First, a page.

As Kathleen Harris says, God has provided a beautiful place in Jeremiah’s Crossing as part of God’s plan to heal children and their families. Healing happens in a variety of ways—“God’s ranch” is one place where horses truly help to heal—physically, emotionally, mentally, as well as spiritually. Thank God!

(For more information, check out their website at http://www.jeremiahscrossing.org )

@chaplaineliza

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Off the Hamster Wheel, Into Service

A Year of Being Kind blog – Thursday, July 24, 2014

KIND one persons act of kindness

Off the Hamster Wheel, Into Service

Ever have someone say something that really hit home? (Upon reflection, this has been happening to me a lot, lately . . . )

I was talking with a couple of friends and acquaintances earlier, and one of them said something particularly striking. Striking to me, anyway. My friend made mention of personal shortcomings, and commented that service to others very much helped in lessening these shortcomings.

That comment did indeed resonate with me! Oftentimes, I find that I am all caught up in my own head. Me, me, me. After all, I’m the most important person in the room! (Aren’t I? That’s me, the extrovert with an inferiority complex talking.)

Service was one of the biggest reasons I started this blog, A Year of Being Kind. I gave it a subtitle, too: 365 Days of Service. My friend’s comment started the wheels turning in my own brain. I can be so preoccupied with “self” (that’s myself, thank you very much) that I feel like I’m going round and round in my own head. Like a hamster on a hamster wheel. Round and round and round. However, when I get involved in serving others, in being kind and helpful, I realize I get off of the hamster wheel. For at least a little while.

Accordingly, I did just that today. I went out of my way to give someone a telephone call, in another state. It’s been about two months since I saw him. This was a call to find out how my acquaintance was doing, and to generally check in. My acquaintance was so pleased to hear from me! It was good to hear from him. And, ask for some prayer praises and prayer requests, too. I also tried to pass along some encouragement. I hope I was successful.

I know I hit a home run with my pointers I gave, as far as a ministry suggestion. I gave my acquaintance the web address of a helpful website I use on a regular basis. He had never heard of it, and it’s one of my go-to sites for sermon preparation. I’m not sure, but I suspect that resource might be a really significant thing for him. I just have that feeling.

So, yeah. I got out of my own head today. And, I helped others and put myself out to serve. Encourage and be kind. What an opportunity to get off the hamster wheel! Thanks for the leading, God. Glad to be of service today. I wonder how You will use me to be kind, tomorrow?

@chaplaineliza

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Shiny, New Asphalt! Does It Help? Or Hide?

A Year of Being Kind blog – Thursday, July 10, 2014

honesty word cloud

Shiny, New Asphalt! Does It Help? Or Hide?

Brand, new parking lot! The paving company stripped the church lot at my workplace several days ago, and then resurfaced it with new paving material. Shiny, new black asphalt! And, new yellow striping, to boot!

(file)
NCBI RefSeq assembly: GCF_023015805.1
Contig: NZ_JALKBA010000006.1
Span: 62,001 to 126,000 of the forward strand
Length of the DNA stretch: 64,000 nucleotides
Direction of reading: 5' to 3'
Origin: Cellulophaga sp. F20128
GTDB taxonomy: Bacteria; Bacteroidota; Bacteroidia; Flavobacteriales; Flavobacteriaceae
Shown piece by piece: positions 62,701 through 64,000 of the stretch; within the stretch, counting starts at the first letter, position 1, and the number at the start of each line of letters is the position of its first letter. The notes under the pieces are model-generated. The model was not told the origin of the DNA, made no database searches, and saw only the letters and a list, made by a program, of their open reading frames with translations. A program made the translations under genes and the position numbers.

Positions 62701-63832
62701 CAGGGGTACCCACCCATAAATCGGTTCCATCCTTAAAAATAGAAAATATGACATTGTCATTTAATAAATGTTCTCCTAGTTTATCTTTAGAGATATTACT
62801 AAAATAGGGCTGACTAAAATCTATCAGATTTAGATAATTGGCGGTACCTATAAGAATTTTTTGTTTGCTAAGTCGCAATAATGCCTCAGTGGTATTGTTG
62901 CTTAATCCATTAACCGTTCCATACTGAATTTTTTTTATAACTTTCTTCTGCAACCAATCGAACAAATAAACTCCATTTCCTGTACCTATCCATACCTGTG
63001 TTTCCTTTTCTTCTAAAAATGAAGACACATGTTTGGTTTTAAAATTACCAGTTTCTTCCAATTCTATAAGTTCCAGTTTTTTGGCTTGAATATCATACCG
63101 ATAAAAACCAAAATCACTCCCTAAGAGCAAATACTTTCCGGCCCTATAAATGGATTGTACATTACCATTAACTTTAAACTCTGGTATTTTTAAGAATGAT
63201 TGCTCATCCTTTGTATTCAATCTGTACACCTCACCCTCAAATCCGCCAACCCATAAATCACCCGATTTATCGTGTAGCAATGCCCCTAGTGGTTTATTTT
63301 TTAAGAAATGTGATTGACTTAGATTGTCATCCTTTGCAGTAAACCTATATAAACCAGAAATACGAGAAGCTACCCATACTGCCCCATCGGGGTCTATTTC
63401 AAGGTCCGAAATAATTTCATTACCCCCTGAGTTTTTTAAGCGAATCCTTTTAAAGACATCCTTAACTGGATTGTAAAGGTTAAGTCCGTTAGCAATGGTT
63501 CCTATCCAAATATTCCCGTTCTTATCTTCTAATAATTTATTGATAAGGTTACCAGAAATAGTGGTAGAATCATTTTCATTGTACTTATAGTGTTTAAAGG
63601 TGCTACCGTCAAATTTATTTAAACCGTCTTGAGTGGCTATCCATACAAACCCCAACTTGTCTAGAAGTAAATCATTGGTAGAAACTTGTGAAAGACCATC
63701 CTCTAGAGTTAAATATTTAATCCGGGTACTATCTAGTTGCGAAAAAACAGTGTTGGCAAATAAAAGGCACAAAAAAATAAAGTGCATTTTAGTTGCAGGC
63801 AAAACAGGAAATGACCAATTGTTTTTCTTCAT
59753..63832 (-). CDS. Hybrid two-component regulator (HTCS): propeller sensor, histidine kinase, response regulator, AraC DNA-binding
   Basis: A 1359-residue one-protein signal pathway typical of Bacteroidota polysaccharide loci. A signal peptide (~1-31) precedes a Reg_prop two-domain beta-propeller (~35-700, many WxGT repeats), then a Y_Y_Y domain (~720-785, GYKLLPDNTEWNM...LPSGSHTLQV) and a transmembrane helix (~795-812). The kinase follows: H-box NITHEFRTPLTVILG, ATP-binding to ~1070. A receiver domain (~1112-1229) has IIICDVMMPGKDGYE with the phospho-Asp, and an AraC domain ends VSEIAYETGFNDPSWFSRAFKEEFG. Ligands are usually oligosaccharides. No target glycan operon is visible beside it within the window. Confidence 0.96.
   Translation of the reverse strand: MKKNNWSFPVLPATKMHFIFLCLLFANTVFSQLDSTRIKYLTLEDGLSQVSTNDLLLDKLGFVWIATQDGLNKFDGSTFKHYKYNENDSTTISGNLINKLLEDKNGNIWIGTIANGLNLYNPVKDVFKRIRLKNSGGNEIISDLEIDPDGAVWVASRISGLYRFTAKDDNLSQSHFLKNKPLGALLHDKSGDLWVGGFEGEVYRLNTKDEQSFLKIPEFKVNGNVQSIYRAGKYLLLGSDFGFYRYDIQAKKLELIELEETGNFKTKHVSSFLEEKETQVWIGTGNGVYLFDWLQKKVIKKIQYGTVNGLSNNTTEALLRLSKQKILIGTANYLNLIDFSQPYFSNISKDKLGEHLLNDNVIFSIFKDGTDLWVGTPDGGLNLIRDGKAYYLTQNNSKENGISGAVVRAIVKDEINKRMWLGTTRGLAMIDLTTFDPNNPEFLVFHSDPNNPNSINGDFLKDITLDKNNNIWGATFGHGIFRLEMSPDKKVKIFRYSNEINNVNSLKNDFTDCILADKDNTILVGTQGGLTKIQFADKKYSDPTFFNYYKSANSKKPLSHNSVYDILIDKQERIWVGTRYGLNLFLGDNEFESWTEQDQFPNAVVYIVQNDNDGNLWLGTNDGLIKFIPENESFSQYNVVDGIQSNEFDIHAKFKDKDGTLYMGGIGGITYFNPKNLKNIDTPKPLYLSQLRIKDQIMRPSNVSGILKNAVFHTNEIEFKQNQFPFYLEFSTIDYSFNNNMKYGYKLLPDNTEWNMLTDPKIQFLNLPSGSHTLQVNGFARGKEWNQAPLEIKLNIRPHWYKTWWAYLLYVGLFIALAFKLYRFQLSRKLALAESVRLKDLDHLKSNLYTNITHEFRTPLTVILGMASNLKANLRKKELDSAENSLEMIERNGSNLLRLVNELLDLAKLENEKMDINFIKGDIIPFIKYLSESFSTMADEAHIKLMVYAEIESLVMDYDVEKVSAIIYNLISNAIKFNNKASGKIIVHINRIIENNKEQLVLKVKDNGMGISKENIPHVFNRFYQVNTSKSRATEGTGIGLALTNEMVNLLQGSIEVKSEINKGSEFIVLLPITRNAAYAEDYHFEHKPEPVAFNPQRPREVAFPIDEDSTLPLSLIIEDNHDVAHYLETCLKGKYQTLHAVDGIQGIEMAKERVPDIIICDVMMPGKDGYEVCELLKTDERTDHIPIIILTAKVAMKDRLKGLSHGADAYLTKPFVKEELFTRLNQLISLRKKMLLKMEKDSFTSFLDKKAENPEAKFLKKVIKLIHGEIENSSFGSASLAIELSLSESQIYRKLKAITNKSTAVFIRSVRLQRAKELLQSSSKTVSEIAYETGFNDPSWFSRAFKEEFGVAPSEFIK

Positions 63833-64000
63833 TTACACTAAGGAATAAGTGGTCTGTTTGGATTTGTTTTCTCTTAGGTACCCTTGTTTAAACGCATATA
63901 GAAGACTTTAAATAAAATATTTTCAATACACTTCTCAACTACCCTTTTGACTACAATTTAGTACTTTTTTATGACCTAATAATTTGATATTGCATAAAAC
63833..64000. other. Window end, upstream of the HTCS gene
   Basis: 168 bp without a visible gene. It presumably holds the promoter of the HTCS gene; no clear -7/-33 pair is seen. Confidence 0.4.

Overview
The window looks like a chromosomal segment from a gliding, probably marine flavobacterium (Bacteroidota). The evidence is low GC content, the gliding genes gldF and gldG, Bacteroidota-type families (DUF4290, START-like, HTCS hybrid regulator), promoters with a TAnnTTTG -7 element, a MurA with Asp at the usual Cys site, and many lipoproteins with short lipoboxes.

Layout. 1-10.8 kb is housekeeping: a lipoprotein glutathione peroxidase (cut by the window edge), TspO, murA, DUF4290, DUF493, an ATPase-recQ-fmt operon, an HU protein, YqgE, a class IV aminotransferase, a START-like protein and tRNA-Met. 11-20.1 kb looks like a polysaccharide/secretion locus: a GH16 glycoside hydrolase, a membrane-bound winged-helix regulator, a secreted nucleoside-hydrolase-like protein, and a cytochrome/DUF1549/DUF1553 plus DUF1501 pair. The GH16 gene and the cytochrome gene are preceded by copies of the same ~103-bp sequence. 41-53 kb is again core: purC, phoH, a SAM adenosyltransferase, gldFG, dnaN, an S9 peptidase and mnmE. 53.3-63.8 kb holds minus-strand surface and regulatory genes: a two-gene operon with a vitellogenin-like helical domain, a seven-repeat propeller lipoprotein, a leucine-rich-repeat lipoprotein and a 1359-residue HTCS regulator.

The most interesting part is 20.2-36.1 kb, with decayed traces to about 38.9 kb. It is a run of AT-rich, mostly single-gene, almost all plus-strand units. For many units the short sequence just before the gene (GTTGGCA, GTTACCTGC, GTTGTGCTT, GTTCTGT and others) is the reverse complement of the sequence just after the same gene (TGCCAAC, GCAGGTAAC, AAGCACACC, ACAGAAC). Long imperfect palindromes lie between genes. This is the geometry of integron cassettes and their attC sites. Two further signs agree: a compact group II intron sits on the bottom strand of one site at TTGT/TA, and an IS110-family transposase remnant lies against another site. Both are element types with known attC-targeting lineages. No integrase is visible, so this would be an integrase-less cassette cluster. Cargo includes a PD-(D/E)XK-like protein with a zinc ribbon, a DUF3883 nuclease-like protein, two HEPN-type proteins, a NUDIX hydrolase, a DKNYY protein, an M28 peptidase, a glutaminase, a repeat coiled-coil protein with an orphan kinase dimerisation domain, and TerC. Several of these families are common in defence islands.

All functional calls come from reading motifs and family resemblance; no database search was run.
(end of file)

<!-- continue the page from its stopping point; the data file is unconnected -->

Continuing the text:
As I gazed out onto the shiny expanse today, I wondered. Does this new surface help matters? Or does it hide them?

Let’s take hiding, first. A cover of asphalt can make it difficult to get to the bottom of things. If anyone has anything to hide, a double layer of asphalt is a pretty good way to hide whatever people want hidden. Spiritually, I mean. Or, emotionally.

If someone is hesitant to express themselves, or just plain afraid to communicate, a shiny new exterior can do wonders! Covering up their real, painful, authentic selves, and pretending to be happy-happy. Or pretty-pretty. Instead of letting people know what is truly going on inside. Or at home. Or at work. Or emotionally. Or, what kind of anguish or fear or despair is happening to a loved one. Whether close kept secrets are yours or a loved one’s, they still can be painful—especially to you and to your loved ones.

What about helping? How can asphalt help? Well, the first thing that comes to mind is safety concerns. The old, broken-down blacktop in the parking lot was beginning to be a hazard, especially for those who had some difficulty walking. It doesn’t matter why, or how old people were, because broken asphalt can be treacherous for people to navigate, even if they are able-bodied and sure-footed. And what about when the weather was tricky? Wet and slick? Or icy? The broken, uneven pavement was doubly a cause of concern.

Now that we have an even, smooth surface to walk on in the parking lot, I feel a lot better. That’s on behalf of church members and friends. I earnestly want everyone to be as comfortable as possible coming to St. Luke’s Church. And if a parking lot in good repair helps in that effort? Wonderful!

So—providing a smooth, even path for people? Let’s go a little further. Get into a smooth, emotional path for people? Provide a positive atmosphere for friends and members? Encourage openness and honesty in communication? These are traits I truly want to welcome and encourage. I would like to model these traits, to the very best of my ability. Will I succeed, all the time? No, I am afraid not. (Even though I try very hard!) However, I will continue to try my darnedest. I tried my best to be honest and open today. To be kind, and helpful to several people! God willing, I can try my darnedest tomorrow, too!

@chaplaineliza